Sunday, November 10, 2013

Stained-Glass Scapulars-Reflections on the Rule of the Secular Order of Discalced Carmelites

The Rule: #16
The beatitudes are a plan of action for life and a way to enter into relationship with the world, neighbors and co-workers, families and friends. By promising to live the beatitudes in daily life, Secular Carmelites seek to give evangelical witness as members of the Church and the Order, and by this witness invite the world to follow Christ: 'The Way, the Truth and the Life" (Jn 14:6).

In the above excerpt from the Rule our Superiors instruct us to have a "plan of action" for life: the beatitudes. A plan of action takes study, preparation, discipline and commitment. How many people plan and prepare for their day spiritually before they leave the door and enter the world: the spiritual battlefield?  Our one opponent, Satan, seeks to destroy the progress we are trying to make as we grow in charity.  This plan of action is the "marching orders" from the King: Jesus Christ!  He has given a Rule for every human being to follow:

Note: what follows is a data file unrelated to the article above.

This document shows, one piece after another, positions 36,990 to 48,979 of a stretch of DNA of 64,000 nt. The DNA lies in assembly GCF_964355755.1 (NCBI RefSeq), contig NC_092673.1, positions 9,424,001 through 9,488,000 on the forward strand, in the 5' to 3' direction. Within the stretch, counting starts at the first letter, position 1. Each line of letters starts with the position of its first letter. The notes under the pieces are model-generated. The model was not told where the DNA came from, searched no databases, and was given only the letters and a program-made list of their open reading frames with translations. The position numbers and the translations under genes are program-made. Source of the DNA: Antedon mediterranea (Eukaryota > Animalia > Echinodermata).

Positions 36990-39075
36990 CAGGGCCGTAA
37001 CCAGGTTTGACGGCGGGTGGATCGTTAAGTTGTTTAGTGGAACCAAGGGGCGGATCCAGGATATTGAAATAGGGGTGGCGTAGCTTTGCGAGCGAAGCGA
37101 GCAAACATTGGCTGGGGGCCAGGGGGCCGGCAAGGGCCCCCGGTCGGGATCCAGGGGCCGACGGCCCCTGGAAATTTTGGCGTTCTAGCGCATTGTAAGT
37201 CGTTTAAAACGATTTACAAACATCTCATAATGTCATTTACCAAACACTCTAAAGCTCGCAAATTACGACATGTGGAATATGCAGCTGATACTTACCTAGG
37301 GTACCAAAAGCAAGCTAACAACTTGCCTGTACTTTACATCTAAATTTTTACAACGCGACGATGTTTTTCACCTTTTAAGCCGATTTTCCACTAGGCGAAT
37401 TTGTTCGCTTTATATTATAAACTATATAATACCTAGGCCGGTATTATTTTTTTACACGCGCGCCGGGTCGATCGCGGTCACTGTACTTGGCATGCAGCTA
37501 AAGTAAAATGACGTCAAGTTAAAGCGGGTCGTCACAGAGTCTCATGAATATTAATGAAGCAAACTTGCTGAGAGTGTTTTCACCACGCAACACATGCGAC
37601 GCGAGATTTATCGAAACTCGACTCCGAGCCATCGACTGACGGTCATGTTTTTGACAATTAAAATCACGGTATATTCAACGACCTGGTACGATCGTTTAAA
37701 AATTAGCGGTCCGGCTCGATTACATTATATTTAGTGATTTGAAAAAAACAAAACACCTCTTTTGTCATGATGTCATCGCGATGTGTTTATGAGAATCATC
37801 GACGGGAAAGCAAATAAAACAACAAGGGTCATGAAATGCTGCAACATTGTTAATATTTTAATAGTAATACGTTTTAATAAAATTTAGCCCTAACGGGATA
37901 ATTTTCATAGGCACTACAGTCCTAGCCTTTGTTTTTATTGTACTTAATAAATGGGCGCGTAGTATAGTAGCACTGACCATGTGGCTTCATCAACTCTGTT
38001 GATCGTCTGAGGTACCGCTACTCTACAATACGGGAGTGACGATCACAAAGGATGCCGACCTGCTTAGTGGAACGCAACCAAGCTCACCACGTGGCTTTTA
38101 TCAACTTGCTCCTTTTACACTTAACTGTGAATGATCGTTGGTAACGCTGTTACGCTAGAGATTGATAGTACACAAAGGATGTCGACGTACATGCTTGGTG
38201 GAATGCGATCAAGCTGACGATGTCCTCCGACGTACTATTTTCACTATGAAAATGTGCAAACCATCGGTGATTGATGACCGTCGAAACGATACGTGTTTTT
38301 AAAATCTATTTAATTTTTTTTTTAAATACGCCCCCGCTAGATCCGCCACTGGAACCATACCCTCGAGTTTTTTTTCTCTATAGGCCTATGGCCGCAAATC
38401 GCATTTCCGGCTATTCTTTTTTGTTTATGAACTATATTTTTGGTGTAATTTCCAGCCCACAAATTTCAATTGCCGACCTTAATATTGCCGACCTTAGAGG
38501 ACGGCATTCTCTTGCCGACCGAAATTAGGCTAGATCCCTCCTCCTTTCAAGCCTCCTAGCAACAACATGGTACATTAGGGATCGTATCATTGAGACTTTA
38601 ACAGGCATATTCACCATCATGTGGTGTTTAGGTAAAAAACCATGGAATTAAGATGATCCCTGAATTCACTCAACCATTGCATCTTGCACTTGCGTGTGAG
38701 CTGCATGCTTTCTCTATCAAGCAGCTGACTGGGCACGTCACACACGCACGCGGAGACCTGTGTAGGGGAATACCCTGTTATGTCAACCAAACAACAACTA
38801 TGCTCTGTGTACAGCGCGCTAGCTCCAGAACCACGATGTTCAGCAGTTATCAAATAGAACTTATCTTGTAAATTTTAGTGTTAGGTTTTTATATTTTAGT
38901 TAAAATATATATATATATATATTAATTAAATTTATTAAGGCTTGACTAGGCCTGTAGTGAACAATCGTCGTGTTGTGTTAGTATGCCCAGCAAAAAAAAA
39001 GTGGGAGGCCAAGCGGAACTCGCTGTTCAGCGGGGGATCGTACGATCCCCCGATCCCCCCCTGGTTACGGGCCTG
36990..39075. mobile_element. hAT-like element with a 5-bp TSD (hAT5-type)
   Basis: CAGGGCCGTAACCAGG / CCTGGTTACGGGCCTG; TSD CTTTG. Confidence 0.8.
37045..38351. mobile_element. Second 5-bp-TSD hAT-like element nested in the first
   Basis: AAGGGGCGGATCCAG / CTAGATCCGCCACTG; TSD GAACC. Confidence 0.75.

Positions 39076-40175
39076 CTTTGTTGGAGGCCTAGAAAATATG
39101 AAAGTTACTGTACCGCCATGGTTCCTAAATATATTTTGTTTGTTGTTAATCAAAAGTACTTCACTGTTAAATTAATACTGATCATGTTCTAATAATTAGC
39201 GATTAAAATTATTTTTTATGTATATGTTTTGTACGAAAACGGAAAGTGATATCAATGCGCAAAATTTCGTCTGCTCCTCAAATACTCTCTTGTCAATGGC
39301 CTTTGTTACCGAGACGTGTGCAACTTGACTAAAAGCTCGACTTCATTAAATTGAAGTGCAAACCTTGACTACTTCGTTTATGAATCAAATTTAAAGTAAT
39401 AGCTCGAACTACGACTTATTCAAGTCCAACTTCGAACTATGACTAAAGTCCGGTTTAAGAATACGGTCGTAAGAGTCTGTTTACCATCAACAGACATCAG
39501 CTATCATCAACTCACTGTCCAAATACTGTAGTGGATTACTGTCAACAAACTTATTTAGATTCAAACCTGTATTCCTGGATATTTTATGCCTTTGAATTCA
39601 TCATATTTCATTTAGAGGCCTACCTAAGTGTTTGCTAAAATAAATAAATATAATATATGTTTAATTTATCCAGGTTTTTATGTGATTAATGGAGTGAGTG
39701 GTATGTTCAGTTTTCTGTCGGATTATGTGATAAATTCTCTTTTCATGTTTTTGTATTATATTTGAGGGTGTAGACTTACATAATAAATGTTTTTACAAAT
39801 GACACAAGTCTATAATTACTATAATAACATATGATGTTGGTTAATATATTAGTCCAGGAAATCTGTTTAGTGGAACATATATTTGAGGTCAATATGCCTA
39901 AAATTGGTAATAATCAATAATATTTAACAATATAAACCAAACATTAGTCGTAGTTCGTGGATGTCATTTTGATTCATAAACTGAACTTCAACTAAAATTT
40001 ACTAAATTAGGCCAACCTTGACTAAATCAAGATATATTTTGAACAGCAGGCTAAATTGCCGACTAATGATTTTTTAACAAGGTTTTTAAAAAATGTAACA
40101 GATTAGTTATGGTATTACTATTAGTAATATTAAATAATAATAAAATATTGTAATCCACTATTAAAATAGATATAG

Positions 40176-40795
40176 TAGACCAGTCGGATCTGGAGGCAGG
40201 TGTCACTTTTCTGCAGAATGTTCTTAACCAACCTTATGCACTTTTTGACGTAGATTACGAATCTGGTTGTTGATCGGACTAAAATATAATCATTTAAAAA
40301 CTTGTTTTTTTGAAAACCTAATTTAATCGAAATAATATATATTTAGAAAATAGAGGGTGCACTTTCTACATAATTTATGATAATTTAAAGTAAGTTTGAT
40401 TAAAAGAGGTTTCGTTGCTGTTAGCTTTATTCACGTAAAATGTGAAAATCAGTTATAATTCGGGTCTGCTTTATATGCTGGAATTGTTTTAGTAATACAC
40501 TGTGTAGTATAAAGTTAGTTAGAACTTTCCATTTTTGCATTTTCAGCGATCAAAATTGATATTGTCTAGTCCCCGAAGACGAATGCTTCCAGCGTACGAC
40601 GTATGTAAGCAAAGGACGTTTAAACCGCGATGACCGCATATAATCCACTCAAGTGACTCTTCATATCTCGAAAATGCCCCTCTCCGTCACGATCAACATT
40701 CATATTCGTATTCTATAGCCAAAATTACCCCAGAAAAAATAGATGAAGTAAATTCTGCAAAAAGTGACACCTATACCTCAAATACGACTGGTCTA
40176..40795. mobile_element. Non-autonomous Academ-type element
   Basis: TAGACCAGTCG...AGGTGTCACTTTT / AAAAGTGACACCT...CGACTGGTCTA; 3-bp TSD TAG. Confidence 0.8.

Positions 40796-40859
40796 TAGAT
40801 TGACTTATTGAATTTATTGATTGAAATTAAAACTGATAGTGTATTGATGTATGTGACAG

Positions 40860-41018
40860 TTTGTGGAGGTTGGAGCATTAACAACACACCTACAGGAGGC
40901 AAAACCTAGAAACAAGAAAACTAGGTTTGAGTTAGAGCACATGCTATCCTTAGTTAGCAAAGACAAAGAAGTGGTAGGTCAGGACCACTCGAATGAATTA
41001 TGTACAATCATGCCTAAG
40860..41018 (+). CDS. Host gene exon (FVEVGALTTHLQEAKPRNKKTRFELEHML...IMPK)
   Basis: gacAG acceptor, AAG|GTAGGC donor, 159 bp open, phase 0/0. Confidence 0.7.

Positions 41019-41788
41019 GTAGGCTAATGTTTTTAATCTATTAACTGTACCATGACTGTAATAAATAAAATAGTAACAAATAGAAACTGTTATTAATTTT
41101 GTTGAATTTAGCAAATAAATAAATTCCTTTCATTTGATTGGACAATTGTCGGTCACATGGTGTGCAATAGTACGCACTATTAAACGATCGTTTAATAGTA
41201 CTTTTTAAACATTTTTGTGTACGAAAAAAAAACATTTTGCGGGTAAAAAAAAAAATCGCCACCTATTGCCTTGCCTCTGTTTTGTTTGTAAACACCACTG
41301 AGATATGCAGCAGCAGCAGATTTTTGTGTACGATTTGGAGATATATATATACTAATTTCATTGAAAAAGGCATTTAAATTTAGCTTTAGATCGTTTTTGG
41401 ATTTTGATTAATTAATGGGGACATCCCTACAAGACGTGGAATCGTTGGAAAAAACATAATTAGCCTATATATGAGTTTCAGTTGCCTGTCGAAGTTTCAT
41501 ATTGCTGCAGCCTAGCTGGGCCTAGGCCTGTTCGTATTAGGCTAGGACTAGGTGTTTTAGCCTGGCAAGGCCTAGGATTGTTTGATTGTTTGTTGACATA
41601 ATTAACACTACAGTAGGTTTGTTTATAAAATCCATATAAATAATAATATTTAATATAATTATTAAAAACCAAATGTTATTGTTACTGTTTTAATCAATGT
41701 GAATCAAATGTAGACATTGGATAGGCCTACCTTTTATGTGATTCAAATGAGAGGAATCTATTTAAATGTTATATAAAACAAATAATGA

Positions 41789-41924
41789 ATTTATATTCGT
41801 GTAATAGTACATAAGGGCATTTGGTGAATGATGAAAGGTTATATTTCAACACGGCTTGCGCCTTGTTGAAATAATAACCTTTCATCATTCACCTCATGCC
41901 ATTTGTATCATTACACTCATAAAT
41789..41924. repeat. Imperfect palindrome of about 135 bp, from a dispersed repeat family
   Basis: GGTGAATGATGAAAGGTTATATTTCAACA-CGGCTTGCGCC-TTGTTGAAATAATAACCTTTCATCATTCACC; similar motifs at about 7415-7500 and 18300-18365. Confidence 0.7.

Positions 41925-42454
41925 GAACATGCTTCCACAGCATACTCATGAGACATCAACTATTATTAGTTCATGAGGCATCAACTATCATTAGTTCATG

*How blest are the poor in spirit: the rein of God is theirs.
  The Carmelite is called to live a life of detachment-seeking to abide in that blessed state of soul where Christ is all we have and all that we need.

*Blest too are the sorrowing; they shall be consoled.
  A life of prayer and contemplation bring self-knowledge, the painful truth of how we have sinned against God and neighbor. This knowledge should bring us to repentance of heart so that we have true sorrow for sin. Each day we must make the choice of turning away from sin and being faithful to the Gospel.

*Blest are the lowly; they shall inherit the land.
  The Carmelite is called to walk this earth in humility. St. Teresa is very stern when it comes to people (Carmelites) seeking to steal the honor and glory that belongs to God alone-seeking honor among people, by looking for affirmation and compliments and seeking credit for one's virtues.

*Blest are they who hunger and thirst for holiness; they shall have their fill.